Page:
New findings about the use of a steroid in treating COVID-19 constitute an “important step” in its management, says one pharmacy expert
Researchers from the University of Oxford have released the results of a trial into the low-cost steroid dexamethasone as a treatment for COVID-19, saying that it reduced deaths by one-third in ventilated patients and by one fifth in other patients receiving oxygen.
The RECOVERY (Randomised Evaluation of COVid-19 thERapY) trial was established in March 2020 as a randomised clinical trial to test a range of potential treatments for COVID-19, including low-dose dexamethasone.
More than 11,500 patients were enrolled from more than 175 NHS hospitals in the UK.
On 8 June, recruitment to the dexamethasone arm was halted since, in the view of the trial Steering Committee, sufficient patients had been enrolled to establish whether or not the drug had a meaningful benefit.
A total of 2,104 patients were randomised to receive dexamethasone 6mg once per day (either by mouth or by intravenous injection) for 10 days and were compared with 4321 patients randomised to usual care alone.
Among the patients who received usual care alone, 28-day mortality was highest in those who required ventilation (41%), intermediate in those patients who required oxygen only (25%), and lowest among those who did not require any respiratory intervention (13%).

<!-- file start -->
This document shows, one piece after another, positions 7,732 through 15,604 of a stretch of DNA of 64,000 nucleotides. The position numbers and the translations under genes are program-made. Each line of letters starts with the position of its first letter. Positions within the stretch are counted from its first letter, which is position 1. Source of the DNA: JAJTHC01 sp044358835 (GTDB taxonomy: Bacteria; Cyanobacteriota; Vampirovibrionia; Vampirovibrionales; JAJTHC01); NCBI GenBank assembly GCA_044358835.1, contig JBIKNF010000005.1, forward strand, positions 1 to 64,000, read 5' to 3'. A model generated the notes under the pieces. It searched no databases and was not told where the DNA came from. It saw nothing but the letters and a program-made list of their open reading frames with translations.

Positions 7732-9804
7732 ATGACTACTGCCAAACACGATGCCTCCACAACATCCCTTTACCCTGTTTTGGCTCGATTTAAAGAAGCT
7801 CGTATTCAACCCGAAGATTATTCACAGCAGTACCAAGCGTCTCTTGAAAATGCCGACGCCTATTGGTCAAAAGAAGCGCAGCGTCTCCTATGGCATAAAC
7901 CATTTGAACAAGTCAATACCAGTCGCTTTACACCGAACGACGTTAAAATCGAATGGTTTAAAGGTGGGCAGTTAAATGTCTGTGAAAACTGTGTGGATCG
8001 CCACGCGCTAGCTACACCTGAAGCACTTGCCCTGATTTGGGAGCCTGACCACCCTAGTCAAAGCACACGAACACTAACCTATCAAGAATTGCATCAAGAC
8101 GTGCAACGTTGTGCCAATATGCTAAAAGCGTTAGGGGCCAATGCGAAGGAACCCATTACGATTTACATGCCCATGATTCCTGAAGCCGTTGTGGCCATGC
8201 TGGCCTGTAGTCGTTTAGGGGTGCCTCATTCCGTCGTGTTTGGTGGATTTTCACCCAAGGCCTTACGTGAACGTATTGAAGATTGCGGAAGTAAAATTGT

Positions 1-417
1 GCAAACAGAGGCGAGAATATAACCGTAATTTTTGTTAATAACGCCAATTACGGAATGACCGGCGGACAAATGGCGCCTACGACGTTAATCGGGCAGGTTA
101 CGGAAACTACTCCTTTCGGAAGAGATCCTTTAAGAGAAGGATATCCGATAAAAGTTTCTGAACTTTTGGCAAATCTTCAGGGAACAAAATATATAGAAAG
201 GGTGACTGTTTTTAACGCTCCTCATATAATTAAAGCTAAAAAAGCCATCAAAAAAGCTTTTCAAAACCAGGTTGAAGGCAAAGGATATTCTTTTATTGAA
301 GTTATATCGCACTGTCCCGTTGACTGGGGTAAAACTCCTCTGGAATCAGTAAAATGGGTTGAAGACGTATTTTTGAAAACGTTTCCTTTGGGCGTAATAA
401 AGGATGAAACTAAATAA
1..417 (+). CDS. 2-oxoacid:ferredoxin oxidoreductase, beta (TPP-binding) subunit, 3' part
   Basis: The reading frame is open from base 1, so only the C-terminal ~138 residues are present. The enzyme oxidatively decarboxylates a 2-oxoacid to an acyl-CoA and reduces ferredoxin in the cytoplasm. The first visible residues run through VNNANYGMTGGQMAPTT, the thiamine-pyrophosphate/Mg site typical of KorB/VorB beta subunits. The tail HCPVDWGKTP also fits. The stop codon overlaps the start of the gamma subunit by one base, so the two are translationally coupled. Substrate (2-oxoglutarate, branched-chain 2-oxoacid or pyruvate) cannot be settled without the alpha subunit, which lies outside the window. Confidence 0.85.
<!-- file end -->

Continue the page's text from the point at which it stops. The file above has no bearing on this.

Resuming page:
Dexamethasone reduced deaths by one-third in ventilated patients (rate ratio 0.65 [95% confidence interval 0.48 to 0.88]; p=0.0003) and by one fifth in other patients receiving oxygen only (0.80 [0.67 to 0.96]; p=0.0021).
There was no benefit among those patients who did not require respiratory support (1.22 [0.86 to 1.75]; p=0.14). Based on these results, one death would be prevented by treatment of around eight ventilated patients or around 25 patients requiring oxygen alone.
The researchers are now working to publish the full details as soon as possible.
Peter Horby, Professor of Emerging Infectious Diseases in the Nuffield Department of Medicine, University of Oxford, and one of the Chief Investigators for the trial, said: “Dexamethasone is the first drug to be shown to improve survival in COVID-19”.
“This is an extremely welcome result. The survival benefit is clear and large in those patients who are sick enough to require oxygen treatment, so dexamethasone should now become standard of care in these patients.
“Dexamethasone is inexpensive, on the shelf, and can be used immediately to save lives worldwide.”
Professor Andrew McLachlan, Head of School and Dean of the Sydney Pharmacy School at the University of Sydney, said that “While not a COVID-19 cure, this is very important step to guide the approach to management of people with the severest forms of lung complications arising from this coronavirus infection”.
“Importantly, these results confirm the important role of corticosteroids in managing people with COVID-19, which had been the subject of debate,” he said.
“A key feature is that the findings come from a high quality trial with a rigorous study design, appropriate controls and a significant sample size (over 2000 received dexamethasone) drawn from across 175 UK hospitals providing confidence in the results.
“The results presented today are a preliminary summary of key findings and researchers will be keen to review the peer review publication to critically analyse the details, confirm the rigour of the study and also explore boarder issues of potential harmful effects of dexamethasone to see how the results can be translated into clinical care of critically unwell people with COVID-19.”